Bridging lending returns to 2018 levels, reveals Bridging Trends data

The latest Bridging Trends data has revealed that the volume of gross bridging lending transacted by its contributors in Q3 2021 hit the highest level since Q4 2018, reaching £190.24m.

This is a significant jump from the £146.52m registered in the previous quarter and a 65% annual increase compared to last year (£115.52m).

The rise in bridging lending volumes is attributed to the strong housing market activity ahead of the tapering of the stamp duty holiday.

The purchase of an investment property remained the most popular use for a bridging loan for the second consecutive quarter — representing 28% of total contributor transactions (up from 24% in Q2) — followed by traditional chain break at 13%, lower than the 20% level in the previous quarter.

Meanwhile, demand for auction finance surged from 4% in Q2 to 11%.

First-charge bridging loan transactions remained unchanged from the previous quarter, accounting for 90% of total market volume.

However, regulated bridging loans transacted by contributors dropped again for the fifth consecutive time, falling to 37.7% from 41.6% in Q2.

The data also revealed a record average LTV of 60.2% (up from 54.9% in Q2) — the highest ever seen since Bridging Trends launched in 2015 — which illustrates that borrowers are maximising liquidity opportunities and taking advantage of low rates to leverage more than before.

Meanwhile, average monthly interest rates decreased to 0.72% from 0.79% in Q2, and average loan terms dropped from 12 months to 11.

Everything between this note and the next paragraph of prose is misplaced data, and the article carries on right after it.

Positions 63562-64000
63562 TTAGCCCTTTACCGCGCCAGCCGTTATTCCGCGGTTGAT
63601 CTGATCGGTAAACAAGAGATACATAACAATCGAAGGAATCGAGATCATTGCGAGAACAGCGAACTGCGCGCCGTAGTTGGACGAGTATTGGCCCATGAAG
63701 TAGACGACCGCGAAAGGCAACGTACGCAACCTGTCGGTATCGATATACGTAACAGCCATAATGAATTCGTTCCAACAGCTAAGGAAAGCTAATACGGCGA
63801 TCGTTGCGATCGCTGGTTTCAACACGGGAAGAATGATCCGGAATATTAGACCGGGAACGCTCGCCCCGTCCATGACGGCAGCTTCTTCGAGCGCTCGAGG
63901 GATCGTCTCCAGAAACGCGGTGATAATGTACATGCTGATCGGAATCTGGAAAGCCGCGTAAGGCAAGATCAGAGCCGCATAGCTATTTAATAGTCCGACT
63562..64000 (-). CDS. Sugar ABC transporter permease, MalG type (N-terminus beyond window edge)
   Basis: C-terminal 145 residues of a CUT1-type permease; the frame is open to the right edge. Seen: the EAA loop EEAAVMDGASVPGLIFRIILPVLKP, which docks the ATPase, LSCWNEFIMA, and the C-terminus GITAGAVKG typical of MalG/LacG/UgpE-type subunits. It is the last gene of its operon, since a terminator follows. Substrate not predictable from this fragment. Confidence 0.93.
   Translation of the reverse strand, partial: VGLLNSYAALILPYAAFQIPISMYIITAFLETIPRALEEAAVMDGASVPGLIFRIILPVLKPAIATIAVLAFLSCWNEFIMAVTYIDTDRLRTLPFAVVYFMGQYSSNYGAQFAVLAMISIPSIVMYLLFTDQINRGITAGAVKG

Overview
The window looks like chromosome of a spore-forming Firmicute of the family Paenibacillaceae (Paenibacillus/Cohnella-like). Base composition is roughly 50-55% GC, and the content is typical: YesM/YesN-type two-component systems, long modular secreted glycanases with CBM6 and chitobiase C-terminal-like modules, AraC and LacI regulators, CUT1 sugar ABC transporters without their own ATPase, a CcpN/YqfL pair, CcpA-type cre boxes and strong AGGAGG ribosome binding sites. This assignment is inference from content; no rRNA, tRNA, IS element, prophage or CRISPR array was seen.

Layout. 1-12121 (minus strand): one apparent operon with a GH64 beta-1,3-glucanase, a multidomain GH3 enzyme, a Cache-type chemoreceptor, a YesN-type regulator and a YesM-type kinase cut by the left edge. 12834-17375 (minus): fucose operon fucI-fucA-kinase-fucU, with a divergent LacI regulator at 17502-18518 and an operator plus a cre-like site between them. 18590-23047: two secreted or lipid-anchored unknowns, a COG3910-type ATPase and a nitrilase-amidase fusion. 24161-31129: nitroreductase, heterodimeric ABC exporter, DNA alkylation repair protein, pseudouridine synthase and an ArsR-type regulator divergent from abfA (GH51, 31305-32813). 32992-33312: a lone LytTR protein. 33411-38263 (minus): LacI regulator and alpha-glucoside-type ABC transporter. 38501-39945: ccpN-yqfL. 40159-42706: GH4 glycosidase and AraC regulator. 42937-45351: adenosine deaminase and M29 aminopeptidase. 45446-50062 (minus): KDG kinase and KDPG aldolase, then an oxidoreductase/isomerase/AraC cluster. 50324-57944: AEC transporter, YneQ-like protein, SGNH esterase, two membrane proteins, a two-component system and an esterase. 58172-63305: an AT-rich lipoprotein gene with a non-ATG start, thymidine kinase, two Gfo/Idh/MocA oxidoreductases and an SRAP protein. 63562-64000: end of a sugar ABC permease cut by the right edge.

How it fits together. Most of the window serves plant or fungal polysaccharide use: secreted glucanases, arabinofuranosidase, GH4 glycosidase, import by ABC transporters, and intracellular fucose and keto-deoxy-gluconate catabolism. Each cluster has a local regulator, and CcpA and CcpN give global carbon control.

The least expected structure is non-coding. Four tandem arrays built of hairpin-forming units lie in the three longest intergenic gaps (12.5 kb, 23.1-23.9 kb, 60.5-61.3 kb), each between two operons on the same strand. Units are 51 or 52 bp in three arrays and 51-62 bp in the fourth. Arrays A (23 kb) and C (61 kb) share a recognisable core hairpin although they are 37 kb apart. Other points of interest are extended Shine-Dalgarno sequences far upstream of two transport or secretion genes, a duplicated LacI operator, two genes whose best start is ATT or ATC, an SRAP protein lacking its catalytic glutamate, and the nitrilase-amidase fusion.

However, bridging loan processing times returned to Q1s record high of 53 days, up from 47 days in the previous quarter.

Stephen Burns, co-founder of Adapt Finance, said: “The most exciting part to read is ‘returns to’ when referring to activity levels. 

“It shows the industry was affected by the disruption the coronavirus pandemic put the country through, but more so, how it has pulled back quickly, and we are now firing on all cylinders!”

Dale Jannels, managing director at Impact Specialist Finance, added: “These figures show that bridging finance is now a better understood product for many brokers and they have much more confidence in recommending this solution to their customers. 

“The stamp duty holiday has helped bridging finance to be more widely accepted by the mainstream industry as a need to meet speed demands, but investors with the intention to renovate have also been at the forefront of recent requests.”

Chris Oatway, director at LDNfinance, expressed his surprise that the record average LTV was only 60%, as he claims the firm saw considerable demand for higher leverage deals at 70% to 75% LTV.

“Regulated transactions accounting for over a third of the market stands out when you consider the limited number of bridging lenders who are able to transact regulated business and shows there’s opportunity there for more lenders to enter this market,” he added.

Chris Whitney, head of specialist lending at Enness Global, stated: “With the news that contributor gross bridging loans are over £190m, it makes me wonder how big this market really is in its entirety.

“LTVs are up with borrowers possibly taking advantage of increasingly cheaper money in the light of reports that mortgage rates in general are heading upwards imminently. 

“However, with continuing competition and even more new entrants in the short-term lending space, it will be interesting to see how that pans out with so many lenders looking to increase market share in a seemingly very liquid environment. 

“At 60% LTV, I think we are still seeing prudent levels of borrowing by people and responsible lending from the funders.”

Whitney added that he was not surprise by the rise in processing times, claiming this is due to the increased volumes, as well as lenders struggling to recruit good underwriting and valuers being stretched to the limit.

“With the highest use of funds being for investment purchase I think it really shows how much confidence people have in UK real estate,” he concluded.

Leave a comment